Deborah Amos

Deborah Amos covers the Middle East for NPR News. Her reports can be heard on NPR's award-winning Morning Edition, All Things Considered and Weekend Edition.

Amos travels extensively across the Middle East covering a range of stories including the rise of well-educated Syria youth who are unqualified for jobs in a market-drive economy, a series focusing on the emerging power of Turkey and the plight of Iraqi refugees.

In 2009, Amos won the Edward Weintal Prize for Diplomatic Reporting from Georgetown University and in 2010 was awarded the Edward R. Murrow Life Time Achievement Award by Washington State University. Amos was part of a team of reporters who won a 2004 Alfred I. duPont-Columbia Award for coverage of Iraq. A Nieman Fellow at Harvard University in 1991-1992, Amos was returned to Harvard in 2010 as a Shorenstein Fellow at the Kennedy School.

In 2003, Amos returned to NPR after a decade in television news, including ABC's Nightline and World News Tonight and the PBS programs NOW with Bill Moyers and Frontline.

When Amos first came to NPR in 1977, she worked first as a director and then a producer for Weekend All Things Considered until 1979. For the next six years, she worked on radio documentaries, which won her several significant honors. In 1982, Amos received the Prix Italia, the Ohio State Award, and a DuPont-Columbia Award for "Father Cares: The Last of Jonestown" and in 1984 she received a Robert F. Kennedy Journalism Award for "Refugees."

From 1985 until 1993, Amos spend most of her time at NPR reporting overseas, including as the London Bureau Chief and as an NPR foreign correspondent based in Amman, Jordan. During that time, Amos won several awards, including an Alfred I. duPont-Columbia Award and a Break thru Award, and widespread recognition for her coverage of the Gulf War in 1991.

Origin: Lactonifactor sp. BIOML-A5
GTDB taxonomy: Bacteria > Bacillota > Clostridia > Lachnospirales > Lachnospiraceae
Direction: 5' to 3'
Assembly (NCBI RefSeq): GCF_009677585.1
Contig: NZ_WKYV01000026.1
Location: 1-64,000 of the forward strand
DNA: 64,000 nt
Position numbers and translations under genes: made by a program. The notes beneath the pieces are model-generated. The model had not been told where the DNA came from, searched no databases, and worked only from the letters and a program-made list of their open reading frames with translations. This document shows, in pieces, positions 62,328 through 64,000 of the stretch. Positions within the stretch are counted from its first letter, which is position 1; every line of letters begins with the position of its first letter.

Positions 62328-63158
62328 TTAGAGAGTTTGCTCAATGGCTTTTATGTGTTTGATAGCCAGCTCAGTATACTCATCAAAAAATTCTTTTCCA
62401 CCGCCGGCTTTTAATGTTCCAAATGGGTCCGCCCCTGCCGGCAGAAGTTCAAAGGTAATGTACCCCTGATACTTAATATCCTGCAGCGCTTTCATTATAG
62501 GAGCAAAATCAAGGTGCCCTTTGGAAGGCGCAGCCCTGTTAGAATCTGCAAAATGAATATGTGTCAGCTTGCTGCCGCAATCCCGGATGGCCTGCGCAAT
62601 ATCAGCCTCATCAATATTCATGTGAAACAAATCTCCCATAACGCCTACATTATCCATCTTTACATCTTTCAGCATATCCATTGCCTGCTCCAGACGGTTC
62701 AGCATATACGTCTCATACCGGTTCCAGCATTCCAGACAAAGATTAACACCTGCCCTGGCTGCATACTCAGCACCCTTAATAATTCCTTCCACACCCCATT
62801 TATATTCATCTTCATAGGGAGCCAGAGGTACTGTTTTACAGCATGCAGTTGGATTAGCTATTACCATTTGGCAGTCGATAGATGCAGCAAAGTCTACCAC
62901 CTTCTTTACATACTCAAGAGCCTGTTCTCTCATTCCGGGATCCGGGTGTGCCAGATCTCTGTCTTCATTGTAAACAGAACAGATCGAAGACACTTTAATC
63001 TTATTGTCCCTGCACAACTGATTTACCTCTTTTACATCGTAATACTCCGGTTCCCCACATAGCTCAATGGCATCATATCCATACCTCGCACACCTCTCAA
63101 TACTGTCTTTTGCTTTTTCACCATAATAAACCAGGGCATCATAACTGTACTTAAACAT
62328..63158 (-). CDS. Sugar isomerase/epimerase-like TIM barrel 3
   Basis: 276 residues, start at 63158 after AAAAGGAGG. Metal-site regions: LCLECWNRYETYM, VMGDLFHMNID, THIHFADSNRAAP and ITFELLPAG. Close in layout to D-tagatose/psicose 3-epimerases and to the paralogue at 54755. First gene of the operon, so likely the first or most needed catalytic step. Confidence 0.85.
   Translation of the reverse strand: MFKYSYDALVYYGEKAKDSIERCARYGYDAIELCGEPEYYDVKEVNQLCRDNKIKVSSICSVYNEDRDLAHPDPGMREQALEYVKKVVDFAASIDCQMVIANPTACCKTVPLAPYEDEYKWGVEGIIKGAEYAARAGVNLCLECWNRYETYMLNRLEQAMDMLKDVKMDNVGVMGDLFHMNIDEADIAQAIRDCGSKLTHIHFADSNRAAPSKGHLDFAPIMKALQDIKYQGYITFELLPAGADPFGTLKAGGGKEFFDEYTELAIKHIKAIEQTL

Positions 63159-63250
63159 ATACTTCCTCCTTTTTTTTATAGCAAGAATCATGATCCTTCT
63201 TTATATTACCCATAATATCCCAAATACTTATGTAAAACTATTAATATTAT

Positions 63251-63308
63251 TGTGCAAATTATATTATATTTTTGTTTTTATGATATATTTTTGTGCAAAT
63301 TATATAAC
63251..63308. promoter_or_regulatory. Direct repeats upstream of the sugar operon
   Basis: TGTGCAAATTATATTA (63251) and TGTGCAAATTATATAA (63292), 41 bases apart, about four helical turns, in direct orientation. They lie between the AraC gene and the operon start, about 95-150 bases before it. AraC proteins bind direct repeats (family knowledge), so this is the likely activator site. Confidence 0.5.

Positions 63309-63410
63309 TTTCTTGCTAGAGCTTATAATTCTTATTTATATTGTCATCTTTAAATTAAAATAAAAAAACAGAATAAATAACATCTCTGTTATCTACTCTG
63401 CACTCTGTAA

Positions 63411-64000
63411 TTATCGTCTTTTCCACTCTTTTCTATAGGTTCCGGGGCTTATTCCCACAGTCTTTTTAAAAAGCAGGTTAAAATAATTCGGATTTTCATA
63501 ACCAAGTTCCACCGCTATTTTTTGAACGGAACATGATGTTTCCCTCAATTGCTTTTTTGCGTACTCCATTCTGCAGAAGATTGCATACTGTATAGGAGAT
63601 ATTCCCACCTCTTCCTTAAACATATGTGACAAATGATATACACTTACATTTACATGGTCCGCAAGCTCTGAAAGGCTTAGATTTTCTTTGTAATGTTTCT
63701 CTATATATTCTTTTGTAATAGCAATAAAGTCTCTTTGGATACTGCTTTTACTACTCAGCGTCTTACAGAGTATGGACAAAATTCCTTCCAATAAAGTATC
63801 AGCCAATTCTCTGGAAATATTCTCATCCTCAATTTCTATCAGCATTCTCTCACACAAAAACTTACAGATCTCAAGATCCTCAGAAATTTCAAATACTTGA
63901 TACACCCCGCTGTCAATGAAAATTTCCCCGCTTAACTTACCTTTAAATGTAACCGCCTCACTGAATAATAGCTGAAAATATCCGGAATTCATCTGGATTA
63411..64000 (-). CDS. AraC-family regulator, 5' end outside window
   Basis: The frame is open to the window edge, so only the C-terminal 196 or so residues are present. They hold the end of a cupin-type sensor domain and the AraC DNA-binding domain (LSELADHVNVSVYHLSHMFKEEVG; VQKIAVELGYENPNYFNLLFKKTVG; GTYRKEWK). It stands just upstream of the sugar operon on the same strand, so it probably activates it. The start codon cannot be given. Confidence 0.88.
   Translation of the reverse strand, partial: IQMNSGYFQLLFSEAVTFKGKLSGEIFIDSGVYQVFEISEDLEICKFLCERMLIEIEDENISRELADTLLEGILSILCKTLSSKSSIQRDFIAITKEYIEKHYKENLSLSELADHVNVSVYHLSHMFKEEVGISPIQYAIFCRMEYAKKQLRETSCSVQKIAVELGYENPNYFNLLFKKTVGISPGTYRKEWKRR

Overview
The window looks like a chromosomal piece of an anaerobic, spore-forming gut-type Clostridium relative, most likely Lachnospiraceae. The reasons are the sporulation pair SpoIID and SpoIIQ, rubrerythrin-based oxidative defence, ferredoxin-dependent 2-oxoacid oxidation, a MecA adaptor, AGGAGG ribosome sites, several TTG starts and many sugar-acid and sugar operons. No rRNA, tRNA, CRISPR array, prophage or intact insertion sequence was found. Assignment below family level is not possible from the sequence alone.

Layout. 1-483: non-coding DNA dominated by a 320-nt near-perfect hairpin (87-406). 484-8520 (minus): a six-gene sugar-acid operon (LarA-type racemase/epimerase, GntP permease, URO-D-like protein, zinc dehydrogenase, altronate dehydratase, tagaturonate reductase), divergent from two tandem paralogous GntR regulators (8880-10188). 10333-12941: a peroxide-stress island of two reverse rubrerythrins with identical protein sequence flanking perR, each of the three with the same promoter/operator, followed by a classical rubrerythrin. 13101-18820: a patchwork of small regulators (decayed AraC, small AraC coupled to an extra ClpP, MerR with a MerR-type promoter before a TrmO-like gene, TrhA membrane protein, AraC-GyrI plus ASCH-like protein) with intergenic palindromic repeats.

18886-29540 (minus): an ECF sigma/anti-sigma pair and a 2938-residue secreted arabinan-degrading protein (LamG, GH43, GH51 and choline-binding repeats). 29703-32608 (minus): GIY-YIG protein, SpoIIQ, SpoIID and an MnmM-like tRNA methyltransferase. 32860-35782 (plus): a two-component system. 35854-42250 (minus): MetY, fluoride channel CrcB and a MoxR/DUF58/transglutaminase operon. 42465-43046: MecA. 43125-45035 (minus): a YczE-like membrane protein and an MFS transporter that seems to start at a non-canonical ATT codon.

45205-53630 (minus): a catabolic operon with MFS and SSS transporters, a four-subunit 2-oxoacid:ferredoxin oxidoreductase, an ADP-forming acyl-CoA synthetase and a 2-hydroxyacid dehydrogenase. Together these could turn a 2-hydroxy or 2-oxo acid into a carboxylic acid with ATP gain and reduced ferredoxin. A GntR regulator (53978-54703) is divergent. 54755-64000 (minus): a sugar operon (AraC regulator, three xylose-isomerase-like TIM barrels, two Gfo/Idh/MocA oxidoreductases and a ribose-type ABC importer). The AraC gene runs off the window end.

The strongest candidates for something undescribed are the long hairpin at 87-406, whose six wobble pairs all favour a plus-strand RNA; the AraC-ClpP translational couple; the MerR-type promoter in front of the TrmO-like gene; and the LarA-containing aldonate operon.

A member of the Council on Foreign Relations, Amos is also the author of Eclipse of the Sunnis: Power, Exile, and Upheaval in the Middle East (Public Affairs, 2010) and Lines in the Sand: Desert Storm and the Remaking of the Arab World (Simon and Schuster, 1992).

Amos began her career after receiving a degree in broadcasting from the University of Florida at Gainesville.

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Parallels
3:50 pm
Thu December 26, 2013

Syria's War Creates A Demand For Artificial Legs

A staff member at the clinic in southern Turkey works on a prosthetic leg that will be given to a victim of Syria's civil war.
Deborah Amos NPR

Originally published on Fri December 27, 2013 7:53 am

In a clinic in southern Turkey, Mohammed Ibrahim helps 23-year-old Syrian Mustapha Abu Bakr take his first steps since he lost his legs, holding on to a set of bars for balance.

"He can't express his feelings," Ibrahim says. "It's a new thing completely for him."

Ibrahim explains that patients who have lost a leg below the knee can walk out of the clinic without crutches after a day of practice. For double amputees like Abu Bakr, who was injured in Syria's civil war, the adjustment takes more time.

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Parallels
10:43 am
Fri December 20, 2013

Rebel Leader: Nuns Were Led To Safety, Not Seized, In Syria